Agatha Raisin and the Wizard of Evesham
The weather was tropical. And this was England and this was Evesham in the Cotswolds. Agatha Raisin drove into the car park at Merstow Green, turned off the air-conditioning, switched off the engine and braced herself to meet the wall of soupy heat which she knew would greet her the minute she stepped out of the car.
Like many, she had decided that all the scares about the greenhouse effect were simply lies made up by eco-terrorists. But this August had seen clammy, sweaty days followed by monsoon thunderstorms at night. Most odd.
Agatha groaned as she left her car and walked across to the parking-ticket machine. What a hell of a day to decide to get one’s hair tinted!
She returned to her car and pasted the ticket on the window and then bent down and squinted at herself in the driving-mirror. Her hair was still dark brown but now streaked with purple.
Agatha had gone into a mild depression following her ‘last case’. Mrs Agatha Raisin fancied herself to be a detective to rival the fictional ones like Poirot and Lord Peter Wimsey. She was a stocky middle-aged woman with good legs, a round face and small bearlike eyes which looked suspiciously out at the world. Her hair had always been her pride, thick and brown and glossy.
But only that week she had discovered grey hairs, nasty grey hairs appearing all over. She had bought one of those colour rinses but it had turned the grey purple. ‘Go to Mr John,’ advised Mrs Bloxby, the vicar’s wife. ‘His place is in the High Street in Evesham. He’s supposed to be very good. They say he’s a wizard at tinting hair.’
So Agatha had made the appointment and here she was in Evesham, a town situated some ten miles from her home village of Carsely.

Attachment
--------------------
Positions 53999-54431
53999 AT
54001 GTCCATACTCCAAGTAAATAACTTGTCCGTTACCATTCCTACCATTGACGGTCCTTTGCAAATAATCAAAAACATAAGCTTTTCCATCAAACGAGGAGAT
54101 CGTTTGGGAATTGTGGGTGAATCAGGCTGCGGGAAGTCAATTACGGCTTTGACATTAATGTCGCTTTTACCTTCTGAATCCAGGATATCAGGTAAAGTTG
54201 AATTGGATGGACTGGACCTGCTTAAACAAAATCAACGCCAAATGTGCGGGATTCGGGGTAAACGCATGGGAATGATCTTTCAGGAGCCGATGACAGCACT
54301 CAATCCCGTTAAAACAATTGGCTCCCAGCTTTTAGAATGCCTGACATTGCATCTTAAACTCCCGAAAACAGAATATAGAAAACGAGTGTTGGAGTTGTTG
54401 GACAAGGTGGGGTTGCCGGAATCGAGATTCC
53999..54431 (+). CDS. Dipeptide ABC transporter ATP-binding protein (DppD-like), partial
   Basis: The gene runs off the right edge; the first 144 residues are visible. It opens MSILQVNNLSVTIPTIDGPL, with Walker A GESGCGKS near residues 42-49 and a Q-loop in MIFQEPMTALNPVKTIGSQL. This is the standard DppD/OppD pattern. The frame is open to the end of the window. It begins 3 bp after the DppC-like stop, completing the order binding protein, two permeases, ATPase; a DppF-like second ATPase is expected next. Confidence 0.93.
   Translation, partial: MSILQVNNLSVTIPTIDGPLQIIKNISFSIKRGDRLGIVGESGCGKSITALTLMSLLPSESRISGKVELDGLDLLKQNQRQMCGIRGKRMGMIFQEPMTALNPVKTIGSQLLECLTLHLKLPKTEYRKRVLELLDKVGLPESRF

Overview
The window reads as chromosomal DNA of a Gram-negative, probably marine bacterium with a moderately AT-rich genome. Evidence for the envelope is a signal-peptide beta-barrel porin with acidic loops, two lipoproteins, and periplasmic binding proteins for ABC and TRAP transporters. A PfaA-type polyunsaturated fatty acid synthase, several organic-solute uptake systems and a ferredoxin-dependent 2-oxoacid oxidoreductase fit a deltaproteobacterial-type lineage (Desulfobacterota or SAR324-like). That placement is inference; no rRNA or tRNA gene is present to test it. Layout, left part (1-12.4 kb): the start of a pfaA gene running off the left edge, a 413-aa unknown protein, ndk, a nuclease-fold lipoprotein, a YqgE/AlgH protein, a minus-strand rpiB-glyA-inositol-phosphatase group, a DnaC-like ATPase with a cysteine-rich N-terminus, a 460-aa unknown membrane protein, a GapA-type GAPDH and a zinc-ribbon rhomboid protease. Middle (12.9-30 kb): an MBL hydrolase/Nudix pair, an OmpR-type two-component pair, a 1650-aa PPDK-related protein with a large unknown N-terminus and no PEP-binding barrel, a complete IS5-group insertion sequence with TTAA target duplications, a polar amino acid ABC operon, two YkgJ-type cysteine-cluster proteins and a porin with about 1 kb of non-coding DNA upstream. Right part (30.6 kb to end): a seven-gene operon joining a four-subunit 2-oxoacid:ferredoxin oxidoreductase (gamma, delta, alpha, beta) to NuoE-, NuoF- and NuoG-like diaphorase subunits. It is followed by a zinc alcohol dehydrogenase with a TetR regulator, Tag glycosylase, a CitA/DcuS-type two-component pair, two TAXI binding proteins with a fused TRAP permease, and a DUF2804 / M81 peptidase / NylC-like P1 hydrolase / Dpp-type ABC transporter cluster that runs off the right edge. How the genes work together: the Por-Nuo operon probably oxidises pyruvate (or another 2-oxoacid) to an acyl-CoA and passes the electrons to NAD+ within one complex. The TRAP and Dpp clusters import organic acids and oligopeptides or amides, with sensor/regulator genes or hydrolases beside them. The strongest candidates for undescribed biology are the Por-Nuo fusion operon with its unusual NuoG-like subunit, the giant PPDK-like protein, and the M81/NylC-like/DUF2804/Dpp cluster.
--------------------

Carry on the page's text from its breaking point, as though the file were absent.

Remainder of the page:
The cynics say Evesham is famous for dole and asparagus. Situated beside the river Avon in the Vale of Evesham, the Garden of England, well-known for its nurseries, orchards and, of course, asparagus, Evesham nonetheless can present itself to the visitor who comes to see its historical buildings as a down-at-heel town. Despite the increasing population, shops keep closing up and the boards over the windows are decorated with old Evesham scenes by local artists, so that sometimes it seems a town of pictures and thrift shops. Enormous fecund women trundle push-chairs with small children. The fashion they favour is leggings topped by a baggy blouse. As columnist and TV celebrity Anne Robinson said, she thought leggings came along with push-chairs and babies.
Agatha sometimes thought that a lot of the clothes shops closed down because the buyers would not look out of the window at the size of the female population and stocked only up to size sixteen instead of up to size twenty-two.
She walked over to the High Street, not even stopping to look at the magnificent bulk of the old churches. Agatha was not interested in history as James Lacey, the love of her life, her neighbour, was off once more on his travels, leaving his cottage deserted and Agatha depressed and with grey hairs on her head.
The hairdresser’s was simply called Mr John. Mrs Bloxby had urged Agatha to make sure she got Mr John in person.
And there it was, glittering in the heat of the High Street, a discreet shop frontage with MR JOHN emblazoned in curly brass letters over the door.
Agatha pushed open the door and went in. No air-conditioning, of course. This was Britain and there were too many recent memories of cold summers for shopkeepers to decide to put in air-conditioning.
A receptionist marked off Agatha’s name in the book and called to a thin, pimply girl to escort Agatha to the salon. Agatha began to wish she had not come. She trudged through to a room at the back and the girl said she would fetch Mr John.
Agatha gazed sullenly at her reflection in the mirror. She felt old and frumpy.
Then suddenly behind her in the mirror, a vision appeared and a pleasant voice said, ‘Good afternoon, Mrs Raisin. I’m Mr John.’
Agatha blinked. Mr John was tall and very, very handsome. He had thick blond hair and very bright blue eyes, startlingly blue, as blue as a kingfisher’s wing. His face was lightly tanned.
‘Now what have we here?’ he said.
‘We have purple hair,’ snapped Agatha, feeling diminished in front of this handsome vision.
‘It’s easily remedied. Would you also like me to style your hair?’
Agatha, who usually kept her hair short, had let it grow quite long. She shrugged. In for a penny, in for a pound.
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